Henry and his wife, Marie-Josée, have been friends of ours for a long time. They've been very supportive. When the philharmonic and Alan Gilbert decided to institute the position of composer-in-residence, I thought of them because I knew they were very interested in the commissioning of new music and thought they might be interested in the composer-in-residence concept. So I went to see Henry and talked to him about how it would be nice to endow the chair. We went back and forth and eventually agreed on the concept and a sum. Of course, we couldn't be more thrilled. As I've said to a number of people, this is what America is all about! People like Henry Kravis.
PND: What has the arrival of Alan Gilbert meant for the orchestra?
ZM: In the past, the appointment of a new music director often has had a positive effect on our fundraising, and I think the same thing will happen with Alan. He's already been fantastic about coming to dinners and shaking people's hands. We recently held our annual gala, for instance, and he attended after a long rehearsal followed by a long concert and stayed to greet hundreds of people. That was huge. His ideas, his enthusiasm, his energy — all that's going to be terrific for us. I'm already tired!
PND: Among other things, you've become known for taking the philharmonic to parts of the world rarely visited by Western orchestras — for example, North Korea in early 2008 and Vietnam later this month. How do those trips fit into your overall vision for the orchestra?
ZM: Throughout its history, the New York Philharmonic has been an orchestra that tours regularly, representing this country all over the world. It has done that for decades. For instance, when the Church of Our Lady in Dresden, which had been bombed in World War II, was being restored, the church fathers invited the philharmonic to play the inaugural concert, and we were delighted to do it.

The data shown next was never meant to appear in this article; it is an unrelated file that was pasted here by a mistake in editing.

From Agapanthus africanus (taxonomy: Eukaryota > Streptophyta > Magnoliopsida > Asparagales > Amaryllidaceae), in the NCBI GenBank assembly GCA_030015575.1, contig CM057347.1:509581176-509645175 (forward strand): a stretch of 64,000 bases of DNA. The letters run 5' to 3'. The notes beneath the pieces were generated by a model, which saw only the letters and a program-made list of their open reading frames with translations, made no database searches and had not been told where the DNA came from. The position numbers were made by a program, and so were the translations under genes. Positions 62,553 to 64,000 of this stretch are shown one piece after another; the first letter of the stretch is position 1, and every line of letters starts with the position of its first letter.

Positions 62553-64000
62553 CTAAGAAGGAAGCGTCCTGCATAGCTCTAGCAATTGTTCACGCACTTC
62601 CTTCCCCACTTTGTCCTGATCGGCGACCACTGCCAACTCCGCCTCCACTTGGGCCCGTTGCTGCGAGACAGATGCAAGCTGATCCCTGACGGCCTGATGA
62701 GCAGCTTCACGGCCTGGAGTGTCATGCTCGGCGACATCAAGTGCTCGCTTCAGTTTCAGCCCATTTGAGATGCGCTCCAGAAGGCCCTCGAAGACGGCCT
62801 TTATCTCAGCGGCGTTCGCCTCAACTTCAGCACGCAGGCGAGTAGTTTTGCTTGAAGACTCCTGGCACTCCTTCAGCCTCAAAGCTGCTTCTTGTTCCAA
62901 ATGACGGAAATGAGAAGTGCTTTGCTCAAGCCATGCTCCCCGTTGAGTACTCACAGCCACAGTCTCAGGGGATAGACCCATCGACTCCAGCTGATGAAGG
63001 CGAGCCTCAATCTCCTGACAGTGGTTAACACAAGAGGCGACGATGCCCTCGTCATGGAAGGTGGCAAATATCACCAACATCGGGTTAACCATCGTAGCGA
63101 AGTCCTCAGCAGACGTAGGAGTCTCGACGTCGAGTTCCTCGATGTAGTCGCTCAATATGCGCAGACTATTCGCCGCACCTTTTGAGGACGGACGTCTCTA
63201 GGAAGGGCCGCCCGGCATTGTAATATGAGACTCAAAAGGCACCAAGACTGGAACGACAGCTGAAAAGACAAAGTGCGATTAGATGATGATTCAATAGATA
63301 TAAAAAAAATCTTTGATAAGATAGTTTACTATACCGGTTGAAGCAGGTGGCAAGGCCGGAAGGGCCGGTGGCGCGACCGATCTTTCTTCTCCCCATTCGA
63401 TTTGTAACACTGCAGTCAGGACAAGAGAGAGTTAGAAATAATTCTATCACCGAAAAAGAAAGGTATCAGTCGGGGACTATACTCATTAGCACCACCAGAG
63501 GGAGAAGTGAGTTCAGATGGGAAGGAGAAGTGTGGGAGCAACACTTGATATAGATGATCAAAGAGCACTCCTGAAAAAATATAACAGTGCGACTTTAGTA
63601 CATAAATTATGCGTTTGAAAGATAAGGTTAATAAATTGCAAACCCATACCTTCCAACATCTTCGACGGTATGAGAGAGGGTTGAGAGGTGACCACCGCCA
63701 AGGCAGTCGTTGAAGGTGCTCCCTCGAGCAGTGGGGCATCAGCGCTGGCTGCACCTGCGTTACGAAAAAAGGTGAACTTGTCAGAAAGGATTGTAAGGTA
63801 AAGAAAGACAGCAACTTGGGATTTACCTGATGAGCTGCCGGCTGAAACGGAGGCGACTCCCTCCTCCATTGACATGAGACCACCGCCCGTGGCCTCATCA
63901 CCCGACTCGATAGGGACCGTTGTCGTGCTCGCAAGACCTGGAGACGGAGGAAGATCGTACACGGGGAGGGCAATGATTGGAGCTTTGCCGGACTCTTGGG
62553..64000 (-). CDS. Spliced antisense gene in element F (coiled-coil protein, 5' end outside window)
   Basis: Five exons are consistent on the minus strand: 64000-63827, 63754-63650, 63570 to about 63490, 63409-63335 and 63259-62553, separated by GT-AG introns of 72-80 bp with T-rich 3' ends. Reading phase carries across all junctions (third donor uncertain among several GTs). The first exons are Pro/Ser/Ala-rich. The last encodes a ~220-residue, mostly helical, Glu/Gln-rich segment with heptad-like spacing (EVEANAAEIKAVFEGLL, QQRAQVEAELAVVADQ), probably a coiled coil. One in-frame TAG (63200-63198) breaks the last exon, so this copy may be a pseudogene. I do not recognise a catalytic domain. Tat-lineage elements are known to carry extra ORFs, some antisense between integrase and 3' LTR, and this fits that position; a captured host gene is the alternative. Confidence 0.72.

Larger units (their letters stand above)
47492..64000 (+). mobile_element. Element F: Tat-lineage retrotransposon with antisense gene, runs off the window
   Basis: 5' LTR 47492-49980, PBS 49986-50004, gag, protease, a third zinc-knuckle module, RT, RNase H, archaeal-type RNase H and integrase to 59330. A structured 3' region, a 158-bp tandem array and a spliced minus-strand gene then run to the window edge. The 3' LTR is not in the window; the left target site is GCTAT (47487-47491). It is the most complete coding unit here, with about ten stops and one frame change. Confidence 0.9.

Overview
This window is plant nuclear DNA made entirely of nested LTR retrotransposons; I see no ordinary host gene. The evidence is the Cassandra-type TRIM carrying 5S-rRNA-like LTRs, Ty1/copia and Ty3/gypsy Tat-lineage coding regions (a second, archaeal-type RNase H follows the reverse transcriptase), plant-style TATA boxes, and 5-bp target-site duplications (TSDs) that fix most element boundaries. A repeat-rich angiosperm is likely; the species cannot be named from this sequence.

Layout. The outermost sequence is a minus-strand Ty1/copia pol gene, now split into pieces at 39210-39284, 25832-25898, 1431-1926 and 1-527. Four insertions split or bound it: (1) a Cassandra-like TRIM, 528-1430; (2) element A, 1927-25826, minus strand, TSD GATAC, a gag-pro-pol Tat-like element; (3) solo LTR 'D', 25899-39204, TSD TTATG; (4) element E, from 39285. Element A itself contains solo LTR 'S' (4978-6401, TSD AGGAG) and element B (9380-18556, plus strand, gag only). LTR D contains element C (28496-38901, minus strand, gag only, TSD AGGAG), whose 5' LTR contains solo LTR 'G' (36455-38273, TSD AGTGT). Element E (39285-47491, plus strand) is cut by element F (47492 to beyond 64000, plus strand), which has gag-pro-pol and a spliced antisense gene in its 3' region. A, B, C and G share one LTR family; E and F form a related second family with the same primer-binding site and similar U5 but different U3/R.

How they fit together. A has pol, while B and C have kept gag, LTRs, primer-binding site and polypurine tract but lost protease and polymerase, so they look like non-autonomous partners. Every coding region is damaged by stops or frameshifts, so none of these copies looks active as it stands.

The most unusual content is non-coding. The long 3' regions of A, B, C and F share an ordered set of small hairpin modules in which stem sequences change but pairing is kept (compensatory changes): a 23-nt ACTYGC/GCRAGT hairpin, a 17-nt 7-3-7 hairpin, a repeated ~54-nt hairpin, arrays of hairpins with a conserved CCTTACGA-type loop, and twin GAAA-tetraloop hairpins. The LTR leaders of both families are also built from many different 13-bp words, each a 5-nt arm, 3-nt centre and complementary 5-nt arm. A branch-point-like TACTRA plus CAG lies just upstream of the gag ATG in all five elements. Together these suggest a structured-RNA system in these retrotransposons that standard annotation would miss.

Similarly, when we were approached to do the concert in North Korea, my reaction was that it was something we needed to do. Vietnam, which came up in one of our discussions, was a logical follow-on to that trip. We all thought it would be great to go to Vietnam and show the Vietnamese the goodwill that the people of the United States felt toward them. So I visited with Vietnamese officials a year ago, and they were ecstatic about the idea and eventually invited us to present two concerts. It's wonderful, of course, to play in places like Berlin and London and Tokyo, and we'll continue to do so. But I think it's extremely important to take advantage of opportunities to represent one's country in this way.
PND: What else do you have planned for the future?
ZM: We're thinking of different places to perform and looking at how we can best utilize new media. For instance, we've talked about making our concerts downloadable through platforms like iTunes. We're also commissioning a lot of new music — and not just because of the Kravis gift, but because I think we need to. Indeed, I feel strongly that things like the composer-in-residence program need to be supported by an institution like the New York Philharmonic.
— Lauren Kelley